GIVING THE COLD SHOULDER

FIREWORKS light up the Olympic rings at the opening ceremony of the 2006 Winter Games in Turin.-AP

It's not easy to get involved with sports where most of the time you can't tell Franz from Fredrik behind those hats, goggles, gloves and sweaters. This is the anonymous Games, writes Rohit Brijnath.

We're trying not to be snooty, to ease up on being patronising, to abandon all those jokes about the only ice we need is to cool down our Glenlivets. But, damn, it's not easy to get involved with the Winter Olympics when you can get frostbite watching overweight dudes polishing ice with a hogs hair brush and calling it a sport (curling).

The first problem about the Winter Olympics, albeit a minor one, is that we simply don't care about it. After all, it's hard for a Games to be representative when half the world doesn't show up to the party. With 47 teams from Europe and 38 from everywhere else, it's fair to say one continent has the advantage here.

The Athens Summer Games had over 200 nations; Turin this week has 85. Of course, it's a trifle difficult to put together a biathlon team in many countries when you need to set up a complicated search expedition just to find snow. So when someone from outside the freezing fraternity actually shows up at the Winter Games everyone gets so excited that they make an entire movie about it (Cool Runnings, about the Jamaican bobsled team). For most of us, anyway, everything we needed to know about bobsled runs is found in a James Bond movie (For Your Eyes Only) where, forget a sled, he did it on skis, chased by a motorcycle. This, you have to think, is hard to beat. Furthermore, it's not easy to get involved with sports where most of the time you can't tell Franz from Fredrik behind those hats, goggles, gloves and sweaters. This is the anonymous Games. Really. Last time, an Aussie, who had never been heard of even in parts of Australia, won a speedskating race even though he was coming last because everyone else in front of him fell down!

The second problem with the Winter Games, a small one as well, is that Summer country bumpkins simply can't understand it. You go to Turin and hang out with fellows called Ingemar and Klaus and you don't have a clue what they're talking about. You need Kevlar-reinforced vests when ice-skating. Huh. We thought this was a non-contact sport. The moment you discover we use spatulas to cook and they compete on them (the forward part of the ski), it's all downhill from there. Something has to be wrong with a sport like skiing when one of the things to be taken into account is a "flush". If I told you it refers to a gate pattern with three to four closed gates during the slalom would you be a better person?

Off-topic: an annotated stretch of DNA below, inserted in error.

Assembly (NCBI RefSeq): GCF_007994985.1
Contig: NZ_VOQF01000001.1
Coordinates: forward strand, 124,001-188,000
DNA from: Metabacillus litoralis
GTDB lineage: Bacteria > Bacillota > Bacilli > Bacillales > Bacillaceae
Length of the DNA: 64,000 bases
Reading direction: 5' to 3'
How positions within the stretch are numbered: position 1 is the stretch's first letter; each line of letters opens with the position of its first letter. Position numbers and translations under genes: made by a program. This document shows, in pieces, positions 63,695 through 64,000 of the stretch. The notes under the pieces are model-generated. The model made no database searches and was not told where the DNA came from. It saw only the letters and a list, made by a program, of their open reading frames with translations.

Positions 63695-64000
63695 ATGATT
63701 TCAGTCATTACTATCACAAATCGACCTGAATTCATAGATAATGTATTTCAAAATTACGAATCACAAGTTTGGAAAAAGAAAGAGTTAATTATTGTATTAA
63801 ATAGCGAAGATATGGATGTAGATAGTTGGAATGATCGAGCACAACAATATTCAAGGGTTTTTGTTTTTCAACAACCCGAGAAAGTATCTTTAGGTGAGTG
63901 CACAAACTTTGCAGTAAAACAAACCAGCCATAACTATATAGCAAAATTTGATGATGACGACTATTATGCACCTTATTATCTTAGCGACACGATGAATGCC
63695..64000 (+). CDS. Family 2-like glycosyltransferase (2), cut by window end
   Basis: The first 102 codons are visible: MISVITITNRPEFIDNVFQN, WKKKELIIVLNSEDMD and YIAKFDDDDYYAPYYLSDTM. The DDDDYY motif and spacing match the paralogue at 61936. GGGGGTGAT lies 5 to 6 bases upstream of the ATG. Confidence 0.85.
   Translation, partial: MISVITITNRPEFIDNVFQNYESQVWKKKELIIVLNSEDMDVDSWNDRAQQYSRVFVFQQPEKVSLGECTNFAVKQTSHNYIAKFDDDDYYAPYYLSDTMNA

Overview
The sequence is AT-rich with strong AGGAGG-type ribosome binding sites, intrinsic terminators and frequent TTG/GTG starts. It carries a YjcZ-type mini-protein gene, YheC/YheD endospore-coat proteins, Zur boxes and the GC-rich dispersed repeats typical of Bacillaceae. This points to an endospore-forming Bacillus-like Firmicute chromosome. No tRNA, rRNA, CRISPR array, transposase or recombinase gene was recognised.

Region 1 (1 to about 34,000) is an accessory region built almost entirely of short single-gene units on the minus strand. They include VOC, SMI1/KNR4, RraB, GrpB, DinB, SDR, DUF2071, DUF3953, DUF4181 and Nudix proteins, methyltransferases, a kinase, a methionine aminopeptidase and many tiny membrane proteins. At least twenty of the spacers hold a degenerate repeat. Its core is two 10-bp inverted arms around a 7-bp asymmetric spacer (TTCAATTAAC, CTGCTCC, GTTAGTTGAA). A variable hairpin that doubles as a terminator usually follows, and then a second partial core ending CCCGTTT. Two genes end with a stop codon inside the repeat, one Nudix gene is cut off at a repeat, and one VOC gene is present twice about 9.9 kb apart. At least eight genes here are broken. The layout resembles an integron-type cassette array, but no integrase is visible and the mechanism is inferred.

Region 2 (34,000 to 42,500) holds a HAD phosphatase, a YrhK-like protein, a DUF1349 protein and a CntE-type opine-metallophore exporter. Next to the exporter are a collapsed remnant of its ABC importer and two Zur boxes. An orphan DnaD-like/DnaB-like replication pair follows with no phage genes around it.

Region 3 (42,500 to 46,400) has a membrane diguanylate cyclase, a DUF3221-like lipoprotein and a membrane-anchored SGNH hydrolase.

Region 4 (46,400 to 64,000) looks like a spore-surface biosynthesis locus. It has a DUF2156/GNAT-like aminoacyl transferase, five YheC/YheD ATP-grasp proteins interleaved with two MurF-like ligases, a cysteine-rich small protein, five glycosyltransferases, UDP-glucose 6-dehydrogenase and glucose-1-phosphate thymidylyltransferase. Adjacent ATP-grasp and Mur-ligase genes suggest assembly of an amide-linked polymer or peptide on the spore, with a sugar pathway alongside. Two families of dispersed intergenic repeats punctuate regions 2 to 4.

Everywhere you're snowed under terminology, which is foreign to you. No, the half-pipe is not an instrument used by college chaps to smoke through, it's a snowboarding event. No, the Triple Salchow is not some potent Polish cocktail, it's an ice-skating move. Sure you understand why rebel snowboarders, one colourfully called The Flying Tomato, might want to run over a mogul, till you figure the word doesn't mean tycoon but a bump in the snow.

Nothing makes sense. In the luge, fellows lie down on a sled and go screaming feet-first around a sort of half tunnel of ice, which clearly is a prissy past-time according to the skeleton chaps, who do the same thing, but lie on their stomachs and go head first. We have only thing to say: chill, dudes.

It's okay not to figure out figure skating because no one can. This is the Winter Games' equivalent to boxing, where part of the artistry is to get a judge on your side. Last Olympics, two pairs of skaters got the gold medal because a judge was apparently "pressured" to vote for one team. The now-banned judge reportedly said this year that she was proud of what she did because it forced the sport to change the judging process. Now even she can't understand it.

Still, it's not that we haven't learnt anything from the Winter Games. There's the Crowbar Routine, apparently perfected by associates of figure skater Tonya Harding, who decided one way to beat her opponent Nancy Kerrigan was ... well, to beat her on the knee.

There's the Miller Effect, which if you think sounds as if it involves alcohol, you're right. This month, American skier Bode Miller admitted that he sometimes turned up for races under the influence of alcohol which caused a major kerfuffle but made complete sense to us.

For instance, anyone contemplating a ski jump, which involves hurtling down a ski ramp faster than nature had in mind, and then flying a hundred metres through the air in a position that alarmingly looks head first, would probably first necessitate the digestion of half a bottle of said Glenlivet.

Of course, all said and done I will be watching these Games if nothing else because one more one-day cricket match could put me into a coma. Figure skating at its finest is a mix of ballet and gymnastics, even if there is something unreal about those pasted-on smiles. Downhill skiers have a muscular grace to them and are sublime studies in balance. The rest I'll leave to Ernst and Helmut to enjoy.

Who knows maybe another Eric Heiden will appear, win five speed skating golds and actually capture half the world's imagination. I remember Heiden, and not just because of his thighs, which measured 27 inches, which in 1980 was actually my waistline. No, what I remember is that Heiden quit after the Games, uncomfortable with all the media attention that followed him. Later he said: "I really liked it best when I was nobody." He should have moved to Chennai.